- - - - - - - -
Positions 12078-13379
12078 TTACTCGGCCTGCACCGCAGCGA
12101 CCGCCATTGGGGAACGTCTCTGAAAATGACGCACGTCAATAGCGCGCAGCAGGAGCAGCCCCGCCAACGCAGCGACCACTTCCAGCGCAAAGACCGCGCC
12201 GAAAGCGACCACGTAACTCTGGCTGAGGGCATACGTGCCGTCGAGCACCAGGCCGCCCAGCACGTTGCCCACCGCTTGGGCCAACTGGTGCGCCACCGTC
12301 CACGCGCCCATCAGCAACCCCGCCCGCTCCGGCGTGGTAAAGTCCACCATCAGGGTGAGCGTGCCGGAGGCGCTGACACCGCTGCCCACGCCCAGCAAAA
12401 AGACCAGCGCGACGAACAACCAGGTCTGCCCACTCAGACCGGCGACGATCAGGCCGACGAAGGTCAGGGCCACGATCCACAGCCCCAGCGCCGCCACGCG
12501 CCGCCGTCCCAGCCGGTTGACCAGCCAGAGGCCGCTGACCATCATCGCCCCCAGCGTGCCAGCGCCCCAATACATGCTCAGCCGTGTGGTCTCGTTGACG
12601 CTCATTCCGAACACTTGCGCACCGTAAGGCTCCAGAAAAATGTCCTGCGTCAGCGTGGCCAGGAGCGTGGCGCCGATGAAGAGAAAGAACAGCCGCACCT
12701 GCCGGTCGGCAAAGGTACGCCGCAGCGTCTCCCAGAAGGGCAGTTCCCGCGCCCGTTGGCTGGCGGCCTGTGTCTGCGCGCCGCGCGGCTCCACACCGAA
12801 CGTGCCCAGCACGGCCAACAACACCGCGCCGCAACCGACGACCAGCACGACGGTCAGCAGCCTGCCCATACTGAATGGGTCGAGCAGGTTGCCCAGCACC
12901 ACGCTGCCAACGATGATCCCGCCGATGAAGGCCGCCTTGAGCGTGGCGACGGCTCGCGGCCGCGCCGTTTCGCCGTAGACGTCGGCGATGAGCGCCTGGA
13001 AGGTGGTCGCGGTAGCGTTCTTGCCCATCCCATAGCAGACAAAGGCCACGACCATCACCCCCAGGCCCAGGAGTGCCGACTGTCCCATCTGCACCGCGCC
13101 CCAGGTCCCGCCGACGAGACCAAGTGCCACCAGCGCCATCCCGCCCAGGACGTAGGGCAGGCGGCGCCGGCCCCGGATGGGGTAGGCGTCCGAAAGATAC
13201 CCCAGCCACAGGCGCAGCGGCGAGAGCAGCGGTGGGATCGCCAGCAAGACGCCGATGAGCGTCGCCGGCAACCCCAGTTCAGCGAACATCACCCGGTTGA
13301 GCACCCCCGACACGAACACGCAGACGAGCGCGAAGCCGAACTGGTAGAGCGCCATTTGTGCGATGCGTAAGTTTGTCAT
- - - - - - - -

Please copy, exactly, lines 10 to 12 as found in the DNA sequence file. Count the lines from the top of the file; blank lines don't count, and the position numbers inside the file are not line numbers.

12801 CGTGCCCAGCACGGCCAACAACACCGCGCCGCAACCGACGACCAGCACGACGGTCAGCAGCCTGCCCATACTGAATGGGTCGAGCAGGTTGCCCAGCACC
12901 ACGCTGCCAACGATGATCCCGCCGATGAAGGCCGCCTTGAGCGTGGCGACGGCTCGCGGCCGCGCCGTTTCGCCGTAGACGTCGGCGATGAGCGCCTGGA
13001 AGGTGGTCGCGGTAGCGTTCTTGCCCATCCCATAGCAGACAAAGGCCACGACCATCACCCCCAGGCCCAGGAGTGCCGACTGTCCCATCTGCACCGCGCC